What book is currently on your bedside table?
I have an ever-growing and ever-changing pile of books on the nightstand. I am currently reading Cormac McCarthy's The Crossing and Mark Dery's I Must Not Think Bad Thoughts: Drive-By Essays on American Dread, American Dreams. There are five others in the bedside bullpen including George Orwell's essays Why I Write, Craig Nova's Incandescence, Cormac McCarthy's Cities of the Plains, Janna Levin's How the Universe Got Its Spots and Communion Town by Sam Thompson.

When and where do you like to read?
I enjoy any moment I can grab to read. One of my two favorite places is in my big green chair in the living room. I usually have a morning read there with a cup of coffee. My other favorite is reading in bed in the evening. My parents enforced a strict 'read before going to sleep' policy when I was growing up and that has thankfully stuck.

What was the last great book you read?
I recently reread The Geek by Craig Nova and that would definitely be up there. It's the kind of book where, from the first page, you know the author will take good care of you. I love that feeling because it comes with such anticipation... if the first page is that good, I can't wait to see what's to come.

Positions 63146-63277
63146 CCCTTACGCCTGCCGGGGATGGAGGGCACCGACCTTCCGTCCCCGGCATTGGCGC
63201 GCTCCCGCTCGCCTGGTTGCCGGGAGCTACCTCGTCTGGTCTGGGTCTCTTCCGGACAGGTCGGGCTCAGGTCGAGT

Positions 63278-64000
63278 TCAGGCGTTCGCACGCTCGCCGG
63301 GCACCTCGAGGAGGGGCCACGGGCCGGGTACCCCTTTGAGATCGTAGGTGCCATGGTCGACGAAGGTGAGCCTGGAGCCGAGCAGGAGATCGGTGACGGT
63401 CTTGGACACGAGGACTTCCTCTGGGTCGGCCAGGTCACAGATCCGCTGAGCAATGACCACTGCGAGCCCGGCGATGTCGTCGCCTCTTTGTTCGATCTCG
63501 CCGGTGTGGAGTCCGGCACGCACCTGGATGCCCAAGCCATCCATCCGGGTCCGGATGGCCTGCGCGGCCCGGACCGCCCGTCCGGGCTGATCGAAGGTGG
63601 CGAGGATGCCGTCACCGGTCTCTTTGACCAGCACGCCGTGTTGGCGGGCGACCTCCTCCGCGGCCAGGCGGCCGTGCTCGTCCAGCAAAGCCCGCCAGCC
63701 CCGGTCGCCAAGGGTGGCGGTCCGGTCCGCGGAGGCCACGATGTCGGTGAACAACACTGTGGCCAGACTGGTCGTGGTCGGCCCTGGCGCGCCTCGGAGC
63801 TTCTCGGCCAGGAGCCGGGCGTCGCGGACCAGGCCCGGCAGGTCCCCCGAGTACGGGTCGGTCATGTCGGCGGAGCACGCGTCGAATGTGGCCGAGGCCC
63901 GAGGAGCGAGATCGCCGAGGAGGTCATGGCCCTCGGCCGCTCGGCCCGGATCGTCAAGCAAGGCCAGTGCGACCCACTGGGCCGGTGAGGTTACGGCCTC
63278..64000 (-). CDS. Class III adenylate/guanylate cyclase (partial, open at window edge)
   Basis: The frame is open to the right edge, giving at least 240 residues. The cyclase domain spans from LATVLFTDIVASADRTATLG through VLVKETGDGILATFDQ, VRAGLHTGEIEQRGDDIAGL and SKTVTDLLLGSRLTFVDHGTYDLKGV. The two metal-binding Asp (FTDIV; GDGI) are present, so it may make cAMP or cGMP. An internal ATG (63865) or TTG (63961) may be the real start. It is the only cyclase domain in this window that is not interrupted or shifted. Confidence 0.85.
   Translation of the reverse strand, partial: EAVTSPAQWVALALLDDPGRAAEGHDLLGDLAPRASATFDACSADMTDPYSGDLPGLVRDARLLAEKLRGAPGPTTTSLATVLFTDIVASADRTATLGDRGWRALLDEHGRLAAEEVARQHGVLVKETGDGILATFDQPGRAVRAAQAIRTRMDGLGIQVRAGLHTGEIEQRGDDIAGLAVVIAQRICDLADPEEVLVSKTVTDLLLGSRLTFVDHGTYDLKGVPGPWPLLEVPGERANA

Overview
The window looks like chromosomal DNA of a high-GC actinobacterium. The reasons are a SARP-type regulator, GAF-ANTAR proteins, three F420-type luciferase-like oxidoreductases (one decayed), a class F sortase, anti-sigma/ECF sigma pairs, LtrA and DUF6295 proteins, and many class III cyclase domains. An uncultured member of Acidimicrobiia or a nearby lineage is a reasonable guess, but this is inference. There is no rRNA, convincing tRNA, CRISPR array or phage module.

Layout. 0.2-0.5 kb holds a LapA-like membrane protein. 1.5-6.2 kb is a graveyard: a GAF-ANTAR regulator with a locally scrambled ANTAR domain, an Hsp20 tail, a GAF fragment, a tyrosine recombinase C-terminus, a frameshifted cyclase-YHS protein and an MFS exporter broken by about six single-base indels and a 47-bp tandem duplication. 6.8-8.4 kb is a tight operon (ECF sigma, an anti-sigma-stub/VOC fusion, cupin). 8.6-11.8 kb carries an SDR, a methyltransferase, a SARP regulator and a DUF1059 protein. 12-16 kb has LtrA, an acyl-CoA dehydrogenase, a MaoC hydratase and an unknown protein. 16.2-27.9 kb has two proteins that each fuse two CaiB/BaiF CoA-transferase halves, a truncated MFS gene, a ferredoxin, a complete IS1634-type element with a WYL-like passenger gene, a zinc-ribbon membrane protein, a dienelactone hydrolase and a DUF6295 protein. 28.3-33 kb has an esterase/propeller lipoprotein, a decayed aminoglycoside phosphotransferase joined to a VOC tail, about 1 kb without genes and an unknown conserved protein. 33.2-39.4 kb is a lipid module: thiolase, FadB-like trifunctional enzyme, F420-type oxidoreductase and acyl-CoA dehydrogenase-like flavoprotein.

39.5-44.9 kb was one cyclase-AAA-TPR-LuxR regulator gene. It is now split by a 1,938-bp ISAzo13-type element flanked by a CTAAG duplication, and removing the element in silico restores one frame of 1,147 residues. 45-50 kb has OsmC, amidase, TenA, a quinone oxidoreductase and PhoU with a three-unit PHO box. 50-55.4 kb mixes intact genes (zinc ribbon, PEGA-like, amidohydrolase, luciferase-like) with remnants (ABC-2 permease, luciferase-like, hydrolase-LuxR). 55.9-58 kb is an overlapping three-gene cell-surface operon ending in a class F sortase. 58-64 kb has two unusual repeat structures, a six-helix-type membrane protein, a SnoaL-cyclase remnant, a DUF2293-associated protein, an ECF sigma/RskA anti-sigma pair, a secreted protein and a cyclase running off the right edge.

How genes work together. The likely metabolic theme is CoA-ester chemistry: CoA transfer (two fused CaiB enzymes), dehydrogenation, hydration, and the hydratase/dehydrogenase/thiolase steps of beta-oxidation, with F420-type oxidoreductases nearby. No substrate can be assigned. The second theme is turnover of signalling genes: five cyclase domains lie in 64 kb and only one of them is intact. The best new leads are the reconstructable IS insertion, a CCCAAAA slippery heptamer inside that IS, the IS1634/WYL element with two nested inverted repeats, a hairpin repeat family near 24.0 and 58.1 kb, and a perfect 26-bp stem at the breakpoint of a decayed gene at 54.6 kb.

What’s your favourite literary genre?
The downbeat has appealed to me lately. As a reader, I wind up getting really emotionally invested in stories where the protagonist is fighting so hard for so little.  It speaks a lot to the power of hope, to what really matters in a character's struggle and it can be strangely up lifting. Books like Willy Vlautin's Lean on Pete and Stuart O'Nan's Last Night at the Lobster remained with me long after I closed the book.

Any guilty pleasures?
I don't think there is guilt in reading. If Fifty Shades gets someone reading, more power to them. Outside of that, my guilty pleasure is chicken wings.

Was there a book that changed your life? How old were you and what changed? Is there one book in particular that made you want to write?